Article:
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Bacillus subtilis RNA Polymerase Mutants Temperature-sensitive for Sporulation

David M. Rothstein, Calvin L Keeler, Abraham L, Sonenshein


Changes in the structure and specificity of DNA-dependent RNA polymerase during sporulation of Bacillus subtilis may contribute to the altered pattern of RNA synthesis known to occur during this developmental period (DiCioccio and Strauss 1973; Sumida-Yasumoto and Doi 1974; Pero, Nelson and Losick 1975). The sigma subunit of vegetative RNA polymerase does not copurify with RNA polymerase extracted from sporulating cells (Tjian and Losick 1974). This phenomenon coincides with the loss of sigma activity in extracts of sporulating cells, causing a change in RNA polymerase template specificity (Losick and Sonenshein 1969; Linn et al. 1973; Brevet 1974; Tjian and Losick 1974). Relative to vegetative extracts, sporulation extracts have reduced activity with phage φe DNA as template but have normal activity with the synthetic template poly(dA·dT). Loss of sigma binding and activity in sporulating cells may be due to the presence of a metabolically unstable antagonist (Segall et al. 1974).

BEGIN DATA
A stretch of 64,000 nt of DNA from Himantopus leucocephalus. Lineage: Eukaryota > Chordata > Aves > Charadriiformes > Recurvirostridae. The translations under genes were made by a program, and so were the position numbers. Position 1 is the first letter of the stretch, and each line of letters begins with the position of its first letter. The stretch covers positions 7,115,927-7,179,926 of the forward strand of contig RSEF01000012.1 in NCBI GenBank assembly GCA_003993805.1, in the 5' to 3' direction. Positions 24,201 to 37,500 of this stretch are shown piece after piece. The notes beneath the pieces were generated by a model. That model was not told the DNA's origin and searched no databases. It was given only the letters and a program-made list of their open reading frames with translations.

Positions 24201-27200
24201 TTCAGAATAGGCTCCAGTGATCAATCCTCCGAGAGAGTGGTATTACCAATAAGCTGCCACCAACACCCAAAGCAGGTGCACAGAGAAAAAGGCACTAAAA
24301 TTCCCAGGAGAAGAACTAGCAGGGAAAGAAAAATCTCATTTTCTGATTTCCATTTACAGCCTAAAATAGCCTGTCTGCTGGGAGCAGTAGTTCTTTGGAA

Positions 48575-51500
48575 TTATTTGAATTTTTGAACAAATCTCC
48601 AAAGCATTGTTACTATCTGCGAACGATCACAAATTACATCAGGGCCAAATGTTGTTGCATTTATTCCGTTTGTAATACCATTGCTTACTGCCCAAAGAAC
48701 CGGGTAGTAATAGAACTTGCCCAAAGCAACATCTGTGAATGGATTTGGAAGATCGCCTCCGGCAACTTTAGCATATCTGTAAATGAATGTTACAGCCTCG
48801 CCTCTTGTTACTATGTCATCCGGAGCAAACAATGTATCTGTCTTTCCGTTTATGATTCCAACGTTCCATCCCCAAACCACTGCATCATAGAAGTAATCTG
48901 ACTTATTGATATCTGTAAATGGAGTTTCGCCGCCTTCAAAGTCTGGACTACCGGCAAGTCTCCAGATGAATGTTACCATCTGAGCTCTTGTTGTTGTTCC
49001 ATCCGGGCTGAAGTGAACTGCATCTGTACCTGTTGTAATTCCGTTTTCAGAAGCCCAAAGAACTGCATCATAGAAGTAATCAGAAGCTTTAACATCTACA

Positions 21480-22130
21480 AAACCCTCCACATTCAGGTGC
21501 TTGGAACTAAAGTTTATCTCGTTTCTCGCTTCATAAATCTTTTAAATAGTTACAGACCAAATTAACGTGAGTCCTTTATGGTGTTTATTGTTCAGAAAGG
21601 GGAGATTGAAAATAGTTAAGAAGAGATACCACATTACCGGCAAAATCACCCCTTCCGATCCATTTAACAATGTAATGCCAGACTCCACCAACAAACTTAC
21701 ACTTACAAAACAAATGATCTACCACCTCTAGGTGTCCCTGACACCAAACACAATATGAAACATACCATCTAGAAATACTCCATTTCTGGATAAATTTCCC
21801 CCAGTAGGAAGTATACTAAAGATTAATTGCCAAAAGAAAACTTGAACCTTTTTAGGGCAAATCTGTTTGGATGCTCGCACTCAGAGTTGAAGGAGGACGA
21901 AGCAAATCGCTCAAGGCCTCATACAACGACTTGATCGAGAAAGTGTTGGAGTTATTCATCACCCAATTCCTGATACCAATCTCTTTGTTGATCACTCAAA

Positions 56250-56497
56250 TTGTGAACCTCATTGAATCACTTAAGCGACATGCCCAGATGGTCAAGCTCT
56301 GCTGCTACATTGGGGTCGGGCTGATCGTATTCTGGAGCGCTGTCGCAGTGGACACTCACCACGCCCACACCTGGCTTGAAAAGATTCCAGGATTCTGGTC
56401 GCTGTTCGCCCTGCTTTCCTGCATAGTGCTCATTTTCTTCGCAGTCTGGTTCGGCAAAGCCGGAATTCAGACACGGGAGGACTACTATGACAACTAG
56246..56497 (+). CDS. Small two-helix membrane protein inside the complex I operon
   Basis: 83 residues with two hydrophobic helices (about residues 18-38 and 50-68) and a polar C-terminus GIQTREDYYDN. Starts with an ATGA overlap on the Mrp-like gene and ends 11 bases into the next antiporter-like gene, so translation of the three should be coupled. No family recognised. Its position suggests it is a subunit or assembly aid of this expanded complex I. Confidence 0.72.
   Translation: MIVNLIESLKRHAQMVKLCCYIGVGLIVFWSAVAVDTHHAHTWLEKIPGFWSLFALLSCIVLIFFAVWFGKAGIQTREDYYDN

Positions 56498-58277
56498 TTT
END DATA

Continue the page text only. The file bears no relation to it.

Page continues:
In addition to lacking sigma, RNA polymerase extracted from sporulating cells differs from its vegetative counterpart in that it contains a novel, large polypeptide, described as having a molecular weight of 70,000–85,000 (Greenleaf, Linn and Losick 1973; Linn, Greenleaf and Losick 1975) or 95,000 (Nishimoto and Takahashi 1974), as well as one or more polypeptides in the 20,000–27,000 MW range (Fukuda et al. 1975; Linn, Greenleaf and Losick 1975). No sporulation-specific transcription function can as yet be ascribed to these proteins.

By studying mutants resistant to the RNA polymerase-specific drugs rifampin (Rfm) and streptolydigin (Std) it was possible...

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